Farmers with many cows that achieve high lifetime production, are convinced that this high lifetime production is in the genes. The Knoef and Winter families tell all about their vision of high lifetime production.
Big Boukje 192 produced a whopping 208,000 litres of milk with 4.64% fat and 3.86% protein. The cow, which belongs to Jos and Ingrid Knoef in Geesteren, is the champion par excellence of lifetime production. She reached the age of 19 years old, calved an impressive 15 times and also obtained an exterior score of 90 points. Jos is convinced: ‘This high production is due to her genetics.’ ‘At a production of 100,000 or 150,000 kilos of milk, you can just say it’s all down to nutrition, care or herd management. That Boukje managed to exceed 200,000 kilos of milk is undoubtedly due to her outstanding genes.’ He calls her pedigree–Cash x Labelle x F16 x Tops x Amos–a ‘dream team’ for durability. ‘These are all bulls who have proven to breed daughters that achieve high lifetime production.’ Her dam and great-granddam also managed to surpass the magic threshold of 10,000 kilos of fat and protein. Boukje’s performance may be unique and she is certainly a fine cow, but high lifetime production is actually a common occurrence among the Knoef family’s herd. As of now, 71 of their cows managed to produce more than 100,000 litres of milk, while 25 cows even achieved 10,000 kilos of fat and protein.
Better Life indexes work
Other dairy farmers also achieve high lifetime production with their cows, such as the Winter family from Vriezenveen. ‘We really like working with mature cows. They give more milk and thus more yield’, says Jan Winter. In 2016, the Winters Farm herd was awarded the ‘Best Herd in the Netherlands’. For eight consecutive years, they have been scoring a lifetime production of more than 50,000 litres of milk with their culled cows. They also have a remarkable number of cows that crossed the magical thresholds: 7 cows with more than 10,000 kilos of fat and protein and an impressive 29 that produced more than 100,000 kilos of milk. Jan and Tiny Winter are assisted in the breeding and care of their 230 cows by daughter Laura, a young stock specialist at ForFarmers feed company and son Frank, a CRV classifier. ‘The animals with the highest marks for Better Life indexes are the best performers,’ Laura found after comparing the genomic breeding values of their herd with the cows’ performance. ‘We see in practice that it works.’ The 73 cows with the highest score for Better Life Health also demonstrated the best health figures: 48% less subclinical mastitis, 63% less ketosis and a 33 days shorter calving interval.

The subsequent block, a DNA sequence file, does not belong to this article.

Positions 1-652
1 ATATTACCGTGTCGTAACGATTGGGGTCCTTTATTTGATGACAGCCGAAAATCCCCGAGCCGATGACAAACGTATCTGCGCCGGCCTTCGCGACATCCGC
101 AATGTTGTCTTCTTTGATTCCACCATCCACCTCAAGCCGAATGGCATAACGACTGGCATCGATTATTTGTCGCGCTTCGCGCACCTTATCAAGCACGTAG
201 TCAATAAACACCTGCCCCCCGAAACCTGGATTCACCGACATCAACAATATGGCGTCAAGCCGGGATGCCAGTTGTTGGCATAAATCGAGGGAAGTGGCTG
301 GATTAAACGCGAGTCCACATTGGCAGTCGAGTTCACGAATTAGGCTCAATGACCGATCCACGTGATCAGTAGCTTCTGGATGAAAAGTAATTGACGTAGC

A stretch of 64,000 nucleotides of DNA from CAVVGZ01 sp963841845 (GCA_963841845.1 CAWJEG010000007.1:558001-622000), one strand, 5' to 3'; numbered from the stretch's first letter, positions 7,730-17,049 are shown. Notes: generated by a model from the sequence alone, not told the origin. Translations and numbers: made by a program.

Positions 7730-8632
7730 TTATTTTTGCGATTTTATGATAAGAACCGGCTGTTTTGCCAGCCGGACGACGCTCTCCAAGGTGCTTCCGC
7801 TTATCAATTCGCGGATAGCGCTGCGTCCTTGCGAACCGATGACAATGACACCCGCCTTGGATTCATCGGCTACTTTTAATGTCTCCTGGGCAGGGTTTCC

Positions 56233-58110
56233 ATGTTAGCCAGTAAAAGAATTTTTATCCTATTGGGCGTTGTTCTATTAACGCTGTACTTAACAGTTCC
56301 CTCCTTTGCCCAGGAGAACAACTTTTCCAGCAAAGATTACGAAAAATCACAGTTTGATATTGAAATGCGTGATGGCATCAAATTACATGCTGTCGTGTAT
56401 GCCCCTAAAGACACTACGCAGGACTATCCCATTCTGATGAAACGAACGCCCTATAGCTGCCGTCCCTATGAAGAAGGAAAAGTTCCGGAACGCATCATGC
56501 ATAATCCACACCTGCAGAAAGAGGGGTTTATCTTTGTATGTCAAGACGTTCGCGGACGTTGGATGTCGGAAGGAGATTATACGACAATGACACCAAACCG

Production and health
Our question to the expert farmers is obvious: what do you look for in the selection of bulls for breeding cows with high lifetime production? ‘We breed based on kilos of protein, legs, udder, and health traits. The Better Life Health and Better Life Efficiency indexes provide us with useful information’, Laura indicates. ‘Healthy cows are easy to work with’, Jan adds. Jos Knoef confirms the importance of breeding for achieving high lifetime production: ‘You reap what you sow. If you consistently hold on to your breeding goal, you will achieve the desired results. In addition to the production predisposition, we increasingly pay attention to udder health, persistence and late maturity. In doing so, you breed an exterior that will make the cows last for years. Optimal height and width, an excellent udder and very strong dry legs. Exactly like Big Boukje 192’s exterior, as it happens.’